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These Three Moves Will Help You Stop Feeling Lonely

Research shows how to feel less socially isolated.

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Loneliness is on the rise. In 2010, roughly 40 percent of Americans reported feeling lonely on a regular basis, up from about 20 percent in the 1980s. According to the General Social Survey, an annual report on the country’s social characteristics, the number of Americans who say they have no one they can confide in nearly tripled between 1985 and 2004. Now, the average American reports zero close confidants.

Loneliness is not only getting worse, but its gravity and consequences are becoming increasingly understood. UCLA psychologist Naomi Eisenberger found that being socially excluded activates some of the same neural regions that are activated in response to physical pain. And psychologist Julianne Holt-Lunstad of Brigham Young University has put forth groundbreaking work showing that loneliness is as risky to one’s health as smoking or obesity.

"There is robust evidence that social isolation and loneliness significantly increase risk for premature mortality, and the magnitude of the risk exceeds that of many leading health indicators," Holt-Lunstad said at the annual national convention of the American Psychological Association in August. “Many nations around the world now suggest we are facing a 'loneliness epidemic.' The challenge we face is what can be done about it."

While scientists are exploring potential large-scale ways to meet this public health challenge, robust research already offers several key findings on how people can overcome loneliness in their day to day lives.

1. Talk to strangers

Many of us cringe at the idea of chatting up a stranger on the subway or in a cafe. In fact, it might seem scary, but we’d probably get more out of it than we realize.

In a study published in the Journal of Experimental Psychology, psychologists Juliana Schroeder and Nicholas Epley explored why strangers near each other seldom interact. They hypothesized that either people generally find solitude more pleasant than interaction, or they misjudge the consequences of interacting. They conducted a number of experiments to test their hypotheses, one of which involved recruiting Chicago commuters to talk to people sitting near them on their ride to work. While nearly everyone expected it to be a negative experience, they reported an improved sense of well-being afterward, notably more than those in a control group who didn’t talk to nearby strangers. The unsuspecting passengers on the receiving end of these social volleys also reported increased wellbeing.

“The pleasure of connection seems contagious,” Schroeder and Epley write. “This research broadly suggests that people could improve their own momentary wellbeing—and that of others—by simply being more social with strangers, trying to create connections where one might otherwise choose isolation.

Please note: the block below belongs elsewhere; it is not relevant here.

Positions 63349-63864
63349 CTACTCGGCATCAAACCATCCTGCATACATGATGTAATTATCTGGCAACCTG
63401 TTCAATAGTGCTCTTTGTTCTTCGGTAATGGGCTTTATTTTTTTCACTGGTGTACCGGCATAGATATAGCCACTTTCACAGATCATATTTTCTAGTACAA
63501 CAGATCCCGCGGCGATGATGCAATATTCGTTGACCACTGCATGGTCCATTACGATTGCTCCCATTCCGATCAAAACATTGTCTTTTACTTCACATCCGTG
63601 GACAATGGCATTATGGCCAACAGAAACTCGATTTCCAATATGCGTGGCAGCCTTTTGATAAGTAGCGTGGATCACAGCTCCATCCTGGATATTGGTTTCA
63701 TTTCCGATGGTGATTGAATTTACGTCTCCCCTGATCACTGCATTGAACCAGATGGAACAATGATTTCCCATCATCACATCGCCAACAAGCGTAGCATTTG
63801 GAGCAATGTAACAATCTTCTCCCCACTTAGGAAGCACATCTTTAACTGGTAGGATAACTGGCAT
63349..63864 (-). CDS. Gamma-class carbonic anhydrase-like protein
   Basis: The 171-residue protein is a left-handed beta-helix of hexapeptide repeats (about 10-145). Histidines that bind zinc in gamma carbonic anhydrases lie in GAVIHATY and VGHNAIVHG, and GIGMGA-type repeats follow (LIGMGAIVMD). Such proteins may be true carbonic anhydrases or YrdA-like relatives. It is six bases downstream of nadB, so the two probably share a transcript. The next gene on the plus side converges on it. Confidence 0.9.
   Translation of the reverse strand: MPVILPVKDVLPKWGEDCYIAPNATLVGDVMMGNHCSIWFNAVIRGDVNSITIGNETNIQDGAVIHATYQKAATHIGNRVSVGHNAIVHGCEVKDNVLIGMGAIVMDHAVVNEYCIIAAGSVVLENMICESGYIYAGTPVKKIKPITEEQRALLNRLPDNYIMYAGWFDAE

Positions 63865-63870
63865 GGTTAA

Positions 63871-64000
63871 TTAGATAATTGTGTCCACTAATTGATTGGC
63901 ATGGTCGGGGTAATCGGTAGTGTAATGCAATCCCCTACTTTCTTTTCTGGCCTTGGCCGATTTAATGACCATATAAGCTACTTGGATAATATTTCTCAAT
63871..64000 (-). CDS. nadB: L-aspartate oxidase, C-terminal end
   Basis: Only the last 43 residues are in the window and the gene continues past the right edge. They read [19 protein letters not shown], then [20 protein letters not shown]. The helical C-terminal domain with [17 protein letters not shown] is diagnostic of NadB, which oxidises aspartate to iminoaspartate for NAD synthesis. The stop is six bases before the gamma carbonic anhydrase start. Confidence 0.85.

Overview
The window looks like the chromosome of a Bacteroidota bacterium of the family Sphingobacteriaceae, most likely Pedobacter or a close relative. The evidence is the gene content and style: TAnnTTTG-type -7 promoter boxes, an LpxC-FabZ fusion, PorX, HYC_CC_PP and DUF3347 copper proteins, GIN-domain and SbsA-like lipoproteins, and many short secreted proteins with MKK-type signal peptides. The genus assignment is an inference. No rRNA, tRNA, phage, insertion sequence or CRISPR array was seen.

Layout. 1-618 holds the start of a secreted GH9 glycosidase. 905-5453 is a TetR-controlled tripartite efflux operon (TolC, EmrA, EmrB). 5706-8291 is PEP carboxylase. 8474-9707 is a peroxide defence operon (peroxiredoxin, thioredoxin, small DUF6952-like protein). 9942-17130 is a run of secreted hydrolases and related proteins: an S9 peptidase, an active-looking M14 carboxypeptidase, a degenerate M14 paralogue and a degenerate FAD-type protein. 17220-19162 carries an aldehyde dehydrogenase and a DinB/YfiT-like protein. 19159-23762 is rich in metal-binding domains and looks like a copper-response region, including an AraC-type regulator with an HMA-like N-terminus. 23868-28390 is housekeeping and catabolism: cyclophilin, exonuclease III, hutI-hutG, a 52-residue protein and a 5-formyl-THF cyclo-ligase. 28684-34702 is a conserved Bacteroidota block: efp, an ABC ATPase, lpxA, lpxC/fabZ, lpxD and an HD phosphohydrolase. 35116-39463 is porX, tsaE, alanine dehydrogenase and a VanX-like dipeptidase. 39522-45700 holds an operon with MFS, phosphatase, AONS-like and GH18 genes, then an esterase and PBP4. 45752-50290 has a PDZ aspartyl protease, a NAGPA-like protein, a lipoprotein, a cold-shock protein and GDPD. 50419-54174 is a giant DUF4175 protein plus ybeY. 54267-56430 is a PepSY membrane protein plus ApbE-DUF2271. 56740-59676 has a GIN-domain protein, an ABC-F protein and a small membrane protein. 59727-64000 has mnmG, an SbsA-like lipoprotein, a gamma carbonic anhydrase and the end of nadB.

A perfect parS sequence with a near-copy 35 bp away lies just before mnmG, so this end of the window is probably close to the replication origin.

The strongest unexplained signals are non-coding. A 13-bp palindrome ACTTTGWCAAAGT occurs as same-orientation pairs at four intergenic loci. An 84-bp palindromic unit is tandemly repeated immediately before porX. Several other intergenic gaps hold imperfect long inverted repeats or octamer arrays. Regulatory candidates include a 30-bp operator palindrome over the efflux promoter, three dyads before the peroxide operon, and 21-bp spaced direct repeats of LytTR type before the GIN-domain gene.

2. Log off, at least sometimes

What does face-to-face contact give us that online communication lacks? For one thing, it boosts our production of endorphins, the brain chemicals that ease pain and enhance wellbeing. That’s one reason in-person interaction improves our physical health, psychologist Susan Pinker writes in The Village Effect. Getting together for dinner parties or game nights, or pretty much any social activity apart from, say, a fight club, also keeps our relationships strong, while those conducted online tend to wither over time. “Electronic media can sway voters and topple newspapers, but when it comes to human cognition and health, they’re no match for the face-to-face,” Pinker says.

A longitudinal study by Holly Shakya and Nicholas Christakis, published last year in the American Journal of Epidemiology, confirms that Facebook is bad for our wellbeing, and points to the questionable depth of interaction on the social network as a primary reason.

“The tricky thing about social media is that while we are using it, we get the impression that we are engaging in meaningful social interaction,” Shakya and Christakis wrote in a synopsis of the study for the Harvard Business Review. “Our results suggest that the nature and quality of this sort of connection is no substitute for the real-world interaction we need for a healthy life.”

3. Be neighborly

Some of our most important relationships are with the people closest to us, geographically speaking. The neighbors and co-workers who we regularly cross paths with can serve an important purpose in our broader map of social connection, even if they’re not our most meaningful and deep relationships.

Research points to the value of both “strong ties” and “weak ties” in social relationships and underscores that loose acquaintances, such as neighbors, serve an important role in our overall sense of connection with others. But research shows that we’re neglecting the very relationships that are right under our noses or on the other side of our fences. In a recent survey, a third of Americans said they never interact with their neighbors, while only 20 percent regularly spend time with them. Compare that to the 1970s, when 30 percent reported spending time with their neighbors at least twice a week.

Getting to know your neighbors yields more benefits than access to a cup of sugar when you run out. One study found that higher “neighborhood social cohesion” lowers your risk of a heart attack. So invite your neighbors over for coffee and offer to water their plants when they go out of town. You’ll be happier and healthier for it.

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